Learning to work without a creative brief and a client has been a welcome challenge as I tilt my attention to fine art rather than design as commerce. With every piece I create, I get closer to finding my own voice. My work is abstract made from analog cuttings of beautiful photographs from fashion magazines.
I gravitate to the pieces on the edge of the subject, the lighting, the way when the piece is removed, it reveals its own ability to convey a mood and a sense of place.
My Fabrics works are influenced by the drapery fabric and dress fabric painted by the Old Masters. I have always been drawn to the way the light is reflected by the velvets and taffetas in these paintings at times more so than the subject matter. These pieces are analog, hand cut, assembled, and photographed to make large print making possible.
My Mood works are about creating bold, cinematic abstract atmospheres that represent places I want to see and feelings I want to feel. The images in these pieces are analog images assembled digitally.
My Place works represent places I have traveled. I want to capture a specific mood using photographs I have taken and assembled digitally.
Before she could even drive a car, Kira Evans would jump on her bike and suffer the blazing sun to ride to a local comic book store to grab the latest issue of Andy Warhol’s Interview magazine. Growing up in West Texas, this monthly look into New York sparked her interest in type, image, and art at young age.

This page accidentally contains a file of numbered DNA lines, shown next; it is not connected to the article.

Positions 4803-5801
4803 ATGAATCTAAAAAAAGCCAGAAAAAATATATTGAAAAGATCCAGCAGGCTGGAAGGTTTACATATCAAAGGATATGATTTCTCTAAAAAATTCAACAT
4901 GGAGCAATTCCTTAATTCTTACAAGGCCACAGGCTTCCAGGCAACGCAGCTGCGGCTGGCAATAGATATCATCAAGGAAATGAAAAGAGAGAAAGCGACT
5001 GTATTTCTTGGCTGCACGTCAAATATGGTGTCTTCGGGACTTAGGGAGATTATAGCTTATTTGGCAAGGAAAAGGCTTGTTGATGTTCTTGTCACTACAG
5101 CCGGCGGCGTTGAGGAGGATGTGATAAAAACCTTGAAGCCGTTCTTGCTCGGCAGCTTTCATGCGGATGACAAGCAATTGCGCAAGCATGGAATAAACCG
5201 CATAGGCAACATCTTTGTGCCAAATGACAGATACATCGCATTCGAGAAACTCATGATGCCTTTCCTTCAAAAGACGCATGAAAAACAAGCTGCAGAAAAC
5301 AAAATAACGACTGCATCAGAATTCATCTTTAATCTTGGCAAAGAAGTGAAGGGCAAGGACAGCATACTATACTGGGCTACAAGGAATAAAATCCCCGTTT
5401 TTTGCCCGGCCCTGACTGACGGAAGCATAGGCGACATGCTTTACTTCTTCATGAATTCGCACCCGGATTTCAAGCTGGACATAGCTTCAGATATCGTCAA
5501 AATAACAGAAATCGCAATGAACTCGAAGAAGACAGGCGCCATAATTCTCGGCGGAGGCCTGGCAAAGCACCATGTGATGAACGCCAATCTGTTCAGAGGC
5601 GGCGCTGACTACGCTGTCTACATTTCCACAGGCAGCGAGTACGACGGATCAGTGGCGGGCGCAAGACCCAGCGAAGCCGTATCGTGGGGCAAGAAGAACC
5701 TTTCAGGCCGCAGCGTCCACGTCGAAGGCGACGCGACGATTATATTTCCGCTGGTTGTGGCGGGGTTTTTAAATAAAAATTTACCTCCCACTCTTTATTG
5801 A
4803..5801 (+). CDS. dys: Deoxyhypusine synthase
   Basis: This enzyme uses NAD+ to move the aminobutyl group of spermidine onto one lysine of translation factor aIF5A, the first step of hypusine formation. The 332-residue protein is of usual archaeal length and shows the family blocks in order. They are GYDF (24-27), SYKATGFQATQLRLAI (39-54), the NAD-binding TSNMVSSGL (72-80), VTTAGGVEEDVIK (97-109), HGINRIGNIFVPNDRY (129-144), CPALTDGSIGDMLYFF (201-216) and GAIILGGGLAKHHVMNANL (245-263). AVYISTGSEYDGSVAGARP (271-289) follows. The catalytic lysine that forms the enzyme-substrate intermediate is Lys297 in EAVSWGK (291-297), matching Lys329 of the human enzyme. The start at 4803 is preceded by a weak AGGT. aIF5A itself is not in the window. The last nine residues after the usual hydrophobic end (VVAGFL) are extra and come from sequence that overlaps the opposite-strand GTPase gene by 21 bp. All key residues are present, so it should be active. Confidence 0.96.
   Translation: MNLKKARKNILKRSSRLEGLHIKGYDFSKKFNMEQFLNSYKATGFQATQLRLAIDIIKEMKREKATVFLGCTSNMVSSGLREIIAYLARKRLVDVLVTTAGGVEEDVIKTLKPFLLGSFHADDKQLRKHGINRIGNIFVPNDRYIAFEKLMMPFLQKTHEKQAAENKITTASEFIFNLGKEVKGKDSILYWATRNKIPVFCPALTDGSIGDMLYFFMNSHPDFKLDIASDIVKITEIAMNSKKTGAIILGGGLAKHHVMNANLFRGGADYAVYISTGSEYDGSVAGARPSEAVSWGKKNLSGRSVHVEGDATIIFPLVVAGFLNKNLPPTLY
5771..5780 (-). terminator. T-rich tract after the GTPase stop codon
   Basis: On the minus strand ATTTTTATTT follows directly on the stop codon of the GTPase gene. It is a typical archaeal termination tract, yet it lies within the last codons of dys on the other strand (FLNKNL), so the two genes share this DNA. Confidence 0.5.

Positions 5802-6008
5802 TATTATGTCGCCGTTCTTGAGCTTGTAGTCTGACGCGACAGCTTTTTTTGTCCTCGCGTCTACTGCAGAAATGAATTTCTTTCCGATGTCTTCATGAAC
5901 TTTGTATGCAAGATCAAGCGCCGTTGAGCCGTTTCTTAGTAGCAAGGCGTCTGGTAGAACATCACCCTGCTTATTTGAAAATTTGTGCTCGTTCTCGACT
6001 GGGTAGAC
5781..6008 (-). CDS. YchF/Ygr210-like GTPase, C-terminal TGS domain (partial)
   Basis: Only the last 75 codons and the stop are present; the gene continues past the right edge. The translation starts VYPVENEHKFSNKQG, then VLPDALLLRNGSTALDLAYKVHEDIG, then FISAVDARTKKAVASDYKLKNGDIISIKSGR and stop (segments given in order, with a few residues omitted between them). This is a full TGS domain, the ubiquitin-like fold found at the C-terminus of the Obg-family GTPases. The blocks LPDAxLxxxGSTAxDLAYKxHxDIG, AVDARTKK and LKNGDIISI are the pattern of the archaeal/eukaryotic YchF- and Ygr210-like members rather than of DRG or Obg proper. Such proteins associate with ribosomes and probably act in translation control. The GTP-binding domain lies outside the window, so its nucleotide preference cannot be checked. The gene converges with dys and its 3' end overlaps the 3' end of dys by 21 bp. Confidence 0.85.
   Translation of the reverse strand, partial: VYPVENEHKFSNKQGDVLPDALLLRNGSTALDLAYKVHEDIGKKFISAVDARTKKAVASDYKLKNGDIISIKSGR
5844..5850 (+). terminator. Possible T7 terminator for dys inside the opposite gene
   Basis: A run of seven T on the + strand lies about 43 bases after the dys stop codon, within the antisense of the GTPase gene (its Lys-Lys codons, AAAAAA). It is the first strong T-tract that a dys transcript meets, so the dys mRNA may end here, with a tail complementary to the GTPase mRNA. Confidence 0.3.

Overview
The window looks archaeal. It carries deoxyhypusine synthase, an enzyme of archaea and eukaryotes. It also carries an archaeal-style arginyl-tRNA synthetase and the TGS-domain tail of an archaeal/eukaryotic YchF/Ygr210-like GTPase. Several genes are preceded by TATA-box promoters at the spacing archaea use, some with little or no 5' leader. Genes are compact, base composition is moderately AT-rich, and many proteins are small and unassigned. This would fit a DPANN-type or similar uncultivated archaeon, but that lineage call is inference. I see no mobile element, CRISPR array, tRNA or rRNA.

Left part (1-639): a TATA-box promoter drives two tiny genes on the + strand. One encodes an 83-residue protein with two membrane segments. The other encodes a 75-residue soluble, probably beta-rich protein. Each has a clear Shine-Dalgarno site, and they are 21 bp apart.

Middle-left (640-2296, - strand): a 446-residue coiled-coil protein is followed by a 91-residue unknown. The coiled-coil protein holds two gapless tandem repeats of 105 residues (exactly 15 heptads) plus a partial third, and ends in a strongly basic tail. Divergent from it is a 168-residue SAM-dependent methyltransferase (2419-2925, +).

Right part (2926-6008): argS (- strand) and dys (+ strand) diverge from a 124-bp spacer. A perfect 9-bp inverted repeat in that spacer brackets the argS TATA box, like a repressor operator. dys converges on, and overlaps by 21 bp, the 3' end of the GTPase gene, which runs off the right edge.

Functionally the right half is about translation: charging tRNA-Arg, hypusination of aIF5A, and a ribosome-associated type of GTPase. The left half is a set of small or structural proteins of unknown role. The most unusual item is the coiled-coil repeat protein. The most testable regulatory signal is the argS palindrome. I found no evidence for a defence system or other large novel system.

Using Interview, National Geographic and Time magazine, Kira created decoupage collages on anything within reach, yogurt containers, small trash bins and even her bedroom door.
After earning a degree in Advertising & Public Relations with a minor in Graphic Design from Texas Christian University, she studied Intercultural Communications at Oxford University in England.
Over the years, she has worked as a graphic designer, art director, creative producer and strategist in Atlanta, Los Angeles and Washington, DC. Each stop along the way has widened her experience as well as allowing her to continue learning new skills such as printmaking, photography, and large-scale projections.
While working on an album cover for a jazz artist, Kira returned to creating collage, deploying the ephemera and materials that she has collected to create stunning new works.